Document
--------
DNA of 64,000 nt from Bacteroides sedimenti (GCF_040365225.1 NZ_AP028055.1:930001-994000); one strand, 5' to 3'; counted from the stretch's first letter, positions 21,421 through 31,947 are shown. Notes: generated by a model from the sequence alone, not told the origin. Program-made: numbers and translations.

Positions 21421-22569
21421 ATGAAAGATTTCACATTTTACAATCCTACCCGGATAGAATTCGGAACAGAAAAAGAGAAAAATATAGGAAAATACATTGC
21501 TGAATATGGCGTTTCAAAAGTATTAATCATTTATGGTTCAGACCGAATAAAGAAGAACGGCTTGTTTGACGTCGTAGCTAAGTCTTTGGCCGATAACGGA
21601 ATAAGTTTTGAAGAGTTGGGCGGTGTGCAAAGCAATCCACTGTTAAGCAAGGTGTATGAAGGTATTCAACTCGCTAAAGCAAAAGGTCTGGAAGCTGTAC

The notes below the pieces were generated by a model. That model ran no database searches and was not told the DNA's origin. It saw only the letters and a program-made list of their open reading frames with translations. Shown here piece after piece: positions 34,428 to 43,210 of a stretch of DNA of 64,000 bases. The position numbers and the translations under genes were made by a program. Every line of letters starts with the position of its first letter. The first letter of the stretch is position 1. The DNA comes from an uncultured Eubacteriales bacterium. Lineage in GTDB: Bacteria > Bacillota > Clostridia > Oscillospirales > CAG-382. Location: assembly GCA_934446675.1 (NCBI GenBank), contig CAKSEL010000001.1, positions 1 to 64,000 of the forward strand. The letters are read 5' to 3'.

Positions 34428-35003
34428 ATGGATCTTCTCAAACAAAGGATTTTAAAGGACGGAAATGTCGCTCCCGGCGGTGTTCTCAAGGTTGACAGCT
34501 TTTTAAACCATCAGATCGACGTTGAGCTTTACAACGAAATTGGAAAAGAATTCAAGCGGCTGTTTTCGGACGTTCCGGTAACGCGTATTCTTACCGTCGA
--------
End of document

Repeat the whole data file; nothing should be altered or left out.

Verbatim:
DNA of 64,000 nt from Bacteroides sedimenti (GCF_040365225.1 NZ_AP028055.1:930001-994000); one strand, 5' to 3'; counted from the stretch's first letter, positions 21,421 through 31,947 are shown. Notes: generated by a model from the sequence alone, not told the origin. Program-made: numbers and translations.

Positions 21421-22569
21421 ATGAAAGATTTCACATTTTACAATCCTACCCGGATAGAATTCGGAACAGAAAAAGAGAAAAATATAGGAAAATACATTGC
21501 TGAATATGGCGTTTCAAAAGTATTAATCATTTATGGTTCAGACCGAATAAAGAAGAACGGCTTGTTTGACGTCGTAGCTAAGTCTTTGGCCGATAACGGA
21601 ATAAGTTTTGAAGAGTTGGGCGGTGTGCAAAGCAATCCACTGTTAAGCAAGGTGTATGAAGGTATTCAACTCGCTAAAGCAAAAGGTCTGGAAGCTGTAC

The notes below the pieces were generated by a model. That model ran no database searches and was not told the DNA's origin. It saw only the letters and a program-made list of their open reading frames with translations. Shown here piece after piece: positions 34,428 to 43,210 of a stretch of DNA of 64,000 bases. The position numbers and the translations under genes were made by a program. Every line of letters starts with the position of its first letter. The first letter of the stretch is position 1. The DNA comes from an uncultured Eubacteriales bacterium. Lineage in GTDB: Bacteria > Bacillota > Clostridia > Oscillospirales > CAG-382. Location: assembly GCA_934446675.1 (NCBI GenBank), contig CAKSEL010000001.1, positions 1 to 64,000 of the forward strand. The letters are read 5' to 3'.

Positions 34428-35003
34428 ATGGATCTTCTCAAACAAAGGATTTTAAAGGACGGAAATGTCGCTCCCGGCGGTGTTCTCAAGGTTGACAGCT
34501 TTTTAAACCATCAGATCGACGTTGAGCTTTACAACGAAATTGGAAAAGAATTCAAGCGGCTGTTTTCGGACGTTCCGGTAACGCGTATTCTTACCGTCGA